Most numbers within Area Code 804 are located in the following cities: Richmond, Standard Plant Test Code, Petersburg, Dinwiddie, Cartersville, Beaverdam, Gloucester, Colonial Beach, Chester, Reedville, Ladysmith, Ashland, Henrico, Tappahannock, Amelia Court House, Mechanicsville, Midlothian, Warsaw, Disputanta, Doswell, Heathsville, Saluda, Chesterfield, Mattaponi, Waverly, Mc Kenney, Sandston, Charles City, Hague, Hopewell, Irvington, Lively, Powhatan, Mathews, Callao, Farnham, Elgin, Goochland, Virginia Beach, Kilmarnock, Norfolk, Montross, Mineral, Chesapeake, Portsmouth, Cumberland, Glen Allen, Lynchburg, Forest, Jarratt, Hanover, Suffolk, Charlotte Court House, Montpelier, Directory Assistance, Providence Forge, Toano, Pamplin, South Boston, New Canton, Partlow, Ardmore, Bowling Green, West Point, Schaumburg, Alexandria, Rockville, Emporia, Bracey, Salt Lake City, Hayes, Crewe, Courtland, Gretna, Mooresville, Corry, Woodbridge, Kenbridge, Manlius, Danville, South Hill, Victoria, Intralata Pic Validation, Hoffman Estates, Caret, Keysville, Boydton, Port Royal, Alton, La Crosse, Hampton, King William, Deltaville, Hanover Park, Meadville, Palatine, Charlottesville, Rustburg, Schuyler, Columbia, Lawrenceville, Dunedin, Shelbyville, Herndon, Spring Grove, Newport News, Yorktown, Fredericksburg, Bronx, Tampa, Colonial Heights, Chatham, Broadband and IP Services, Windsor Mill, Amherst, Alberta, FGB Access Code, Blacksburg, Covington, Buckingham, Information Provider, Dillwyn, Ruckersville, Jacksonville, Palmyra.
About Richmond, Virginia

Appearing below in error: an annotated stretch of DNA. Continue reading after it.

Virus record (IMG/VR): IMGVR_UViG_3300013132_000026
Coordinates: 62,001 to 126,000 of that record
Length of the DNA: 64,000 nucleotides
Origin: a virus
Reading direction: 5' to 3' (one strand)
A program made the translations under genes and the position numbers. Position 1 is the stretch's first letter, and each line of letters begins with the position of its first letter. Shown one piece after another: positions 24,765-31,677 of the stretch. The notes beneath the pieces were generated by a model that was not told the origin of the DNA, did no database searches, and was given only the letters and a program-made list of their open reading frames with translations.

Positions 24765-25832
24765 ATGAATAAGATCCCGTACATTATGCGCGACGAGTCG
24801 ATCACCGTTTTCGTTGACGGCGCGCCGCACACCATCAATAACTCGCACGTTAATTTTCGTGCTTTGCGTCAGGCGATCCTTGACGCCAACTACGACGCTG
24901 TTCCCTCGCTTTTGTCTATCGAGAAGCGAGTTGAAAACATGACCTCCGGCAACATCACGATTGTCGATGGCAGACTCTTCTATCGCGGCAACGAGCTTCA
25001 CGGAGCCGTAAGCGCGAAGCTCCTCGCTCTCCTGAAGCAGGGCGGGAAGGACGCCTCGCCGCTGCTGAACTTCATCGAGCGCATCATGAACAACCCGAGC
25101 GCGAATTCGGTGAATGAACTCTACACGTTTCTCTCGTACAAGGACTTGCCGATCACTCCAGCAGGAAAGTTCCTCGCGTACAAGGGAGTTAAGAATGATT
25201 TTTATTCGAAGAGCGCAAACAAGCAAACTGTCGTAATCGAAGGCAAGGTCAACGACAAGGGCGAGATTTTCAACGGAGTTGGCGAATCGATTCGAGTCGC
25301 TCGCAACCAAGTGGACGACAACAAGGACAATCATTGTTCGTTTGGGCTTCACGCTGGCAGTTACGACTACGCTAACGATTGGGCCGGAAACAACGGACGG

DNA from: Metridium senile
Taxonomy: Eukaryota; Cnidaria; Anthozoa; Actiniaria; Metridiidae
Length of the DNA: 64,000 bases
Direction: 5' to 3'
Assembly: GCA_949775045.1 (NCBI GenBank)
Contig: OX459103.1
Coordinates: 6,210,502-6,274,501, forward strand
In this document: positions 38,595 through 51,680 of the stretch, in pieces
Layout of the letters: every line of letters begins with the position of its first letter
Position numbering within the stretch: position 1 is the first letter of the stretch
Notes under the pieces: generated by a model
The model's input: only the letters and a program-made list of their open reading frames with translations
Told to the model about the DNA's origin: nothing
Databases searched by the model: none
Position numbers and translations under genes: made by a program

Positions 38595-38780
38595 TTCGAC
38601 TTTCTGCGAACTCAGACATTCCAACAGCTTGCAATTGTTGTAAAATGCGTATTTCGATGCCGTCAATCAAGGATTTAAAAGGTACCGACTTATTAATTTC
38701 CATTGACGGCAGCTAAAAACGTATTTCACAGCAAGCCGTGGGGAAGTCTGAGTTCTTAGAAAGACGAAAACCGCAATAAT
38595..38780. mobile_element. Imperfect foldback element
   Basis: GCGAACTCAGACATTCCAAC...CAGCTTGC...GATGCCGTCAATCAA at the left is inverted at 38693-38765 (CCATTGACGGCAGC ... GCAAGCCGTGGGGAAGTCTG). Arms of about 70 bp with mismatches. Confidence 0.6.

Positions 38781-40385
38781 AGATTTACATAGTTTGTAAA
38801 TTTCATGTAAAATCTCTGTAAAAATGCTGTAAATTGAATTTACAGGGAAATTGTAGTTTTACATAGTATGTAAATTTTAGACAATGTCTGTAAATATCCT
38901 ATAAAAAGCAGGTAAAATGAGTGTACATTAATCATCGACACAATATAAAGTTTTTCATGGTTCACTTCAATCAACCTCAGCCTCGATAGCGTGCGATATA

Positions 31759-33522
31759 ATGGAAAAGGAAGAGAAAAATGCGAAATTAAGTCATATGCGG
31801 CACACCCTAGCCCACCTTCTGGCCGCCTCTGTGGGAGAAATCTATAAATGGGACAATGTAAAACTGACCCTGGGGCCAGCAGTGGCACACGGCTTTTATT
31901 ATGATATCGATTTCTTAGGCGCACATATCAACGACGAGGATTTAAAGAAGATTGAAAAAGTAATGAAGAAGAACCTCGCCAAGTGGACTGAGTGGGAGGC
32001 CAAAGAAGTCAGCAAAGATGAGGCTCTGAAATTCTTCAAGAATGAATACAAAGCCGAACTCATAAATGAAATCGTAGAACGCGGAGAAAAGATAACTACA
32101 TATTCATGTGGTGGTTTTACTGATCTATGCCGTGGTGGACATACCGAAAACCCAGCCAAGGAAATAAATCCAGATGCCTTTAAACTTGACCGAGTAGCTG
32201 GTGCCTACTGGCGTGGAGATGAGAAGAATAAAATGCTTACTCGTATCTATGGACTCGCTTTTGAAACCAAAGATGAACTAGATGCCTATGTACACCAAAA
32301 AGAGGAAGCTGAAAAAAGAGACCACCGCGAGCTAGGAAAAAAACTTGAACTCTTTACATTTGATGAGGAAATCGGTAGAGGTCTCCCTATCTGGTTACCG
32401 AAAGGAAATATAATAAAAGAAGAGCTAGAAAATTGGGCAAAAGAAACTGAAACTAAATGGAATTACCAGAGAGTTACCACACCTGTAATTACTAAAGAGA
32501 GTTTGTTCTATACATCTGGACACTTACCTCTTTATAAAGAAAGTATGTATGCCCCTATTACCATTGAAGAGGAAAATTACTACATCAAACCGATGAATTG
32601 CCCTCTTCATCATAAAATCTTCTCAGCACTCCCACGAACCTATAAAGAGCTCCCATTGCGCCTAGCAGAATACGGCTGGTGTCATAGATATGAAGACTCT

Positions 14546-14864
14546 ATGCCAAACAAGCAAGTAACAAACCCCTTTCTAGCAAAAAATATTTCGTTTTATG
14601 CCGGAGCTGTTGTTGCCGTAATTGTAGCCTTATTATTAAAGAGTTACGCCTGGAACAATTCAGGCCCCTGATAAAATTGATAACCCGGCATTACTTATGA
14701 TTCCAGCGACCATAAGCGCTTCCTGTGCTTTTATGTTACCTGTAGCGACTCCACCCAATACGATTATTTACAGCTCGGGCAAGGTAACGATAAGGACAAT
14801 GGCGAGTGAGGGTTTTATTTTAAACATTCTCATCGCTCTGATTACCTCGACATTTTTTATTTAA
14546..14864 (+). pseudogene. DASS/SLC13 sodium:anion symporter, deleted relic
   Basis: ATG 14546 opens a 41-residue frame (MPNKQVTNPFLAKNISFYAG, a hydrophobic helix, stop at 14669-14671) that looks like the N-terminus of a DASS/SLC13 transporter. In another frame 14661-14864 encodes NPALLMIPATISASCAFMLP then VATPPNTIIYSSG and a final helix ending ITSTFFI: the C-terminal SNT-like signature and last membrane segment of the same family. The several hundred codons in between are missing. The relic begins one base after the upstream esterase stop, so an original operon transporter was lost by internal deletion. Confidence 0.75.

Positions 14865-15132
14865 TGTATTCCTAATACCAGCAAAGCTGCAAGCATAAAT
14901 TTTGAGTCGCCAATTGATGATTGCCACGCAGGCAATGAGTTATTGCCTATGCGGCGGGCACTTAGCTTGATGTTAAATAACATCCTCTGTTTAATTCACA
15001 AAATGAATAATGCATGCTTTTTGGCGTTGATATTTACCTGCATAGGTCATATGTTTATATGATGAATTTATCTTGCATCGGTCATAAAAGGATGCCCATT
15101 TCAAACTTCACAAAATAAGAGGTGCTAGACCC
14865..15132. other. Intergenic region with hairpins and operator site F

Richmond is the capital of the Commonwealth of Virginia, in the United States. Like all Virginia municipalities incorporated as cities, it is an independent city and not part of any county. Richmond is the center of the Richmond Metropolitan Statistical Area (MSA) and the Greater Richmond area. The population within the city limits was 204,214 in 2010, with an estimated population of 1,231,675 for the Richmond Metropolitan Area — making it the third largest in Virginia. Surrounded by Henrico and Chesterfield counties, the city is located at the intersections of Interstate 95 and Interstate 64, and encircled by Interstate 295 and Virginia State Route 288. The site of Richmond, at the fall line of the James River, had been an important village of the Powhatan Confederacy, and was briefly settled by English colonists from Jamestown in 1609, and in 1610–11. The present city of Richmond was founded in 1737. It became the capital of the Colony and Dominion of Virginia in 1780. During the Revolutionary War period, several notable events occurred in the city, including Patrick Henry's "Give me liberty or give me death" speech in 1775 at St. John's Church, and the passage of the Virginia Statute for Religious Freedom written by Thomas Jefferson. During the American Civil War, Richmond served as the capital of the Confederate States of America. The city entered the 20th century with one of the world's first successful electric streetcar systems, as well as a national hub of African-American commerce and culture, the Jackson Ward neighborhood. Richmond's economy is primarily driven by law, finance, and government, with federal, state, and local governmental agencies, as well as notable legal and banking firms, located in the downtown area. The city is home to both the United States Court of Appeals for the Fourth Circuit, one of 13 United States courts of appeals, and the Federal Reserve Bank of Richmond, one of 12 Federal Reserve Banks. Dominion Resources, Carmax, Genworth Financial, and MeadWestvaco, Fortune 500 companies, along with Massey Energy and Universal Corporation, Fortune 1000 companies, are headquartered in the city, with others in the metropolitan area. Tourism is also important, as many historic sites are in or nearby the city.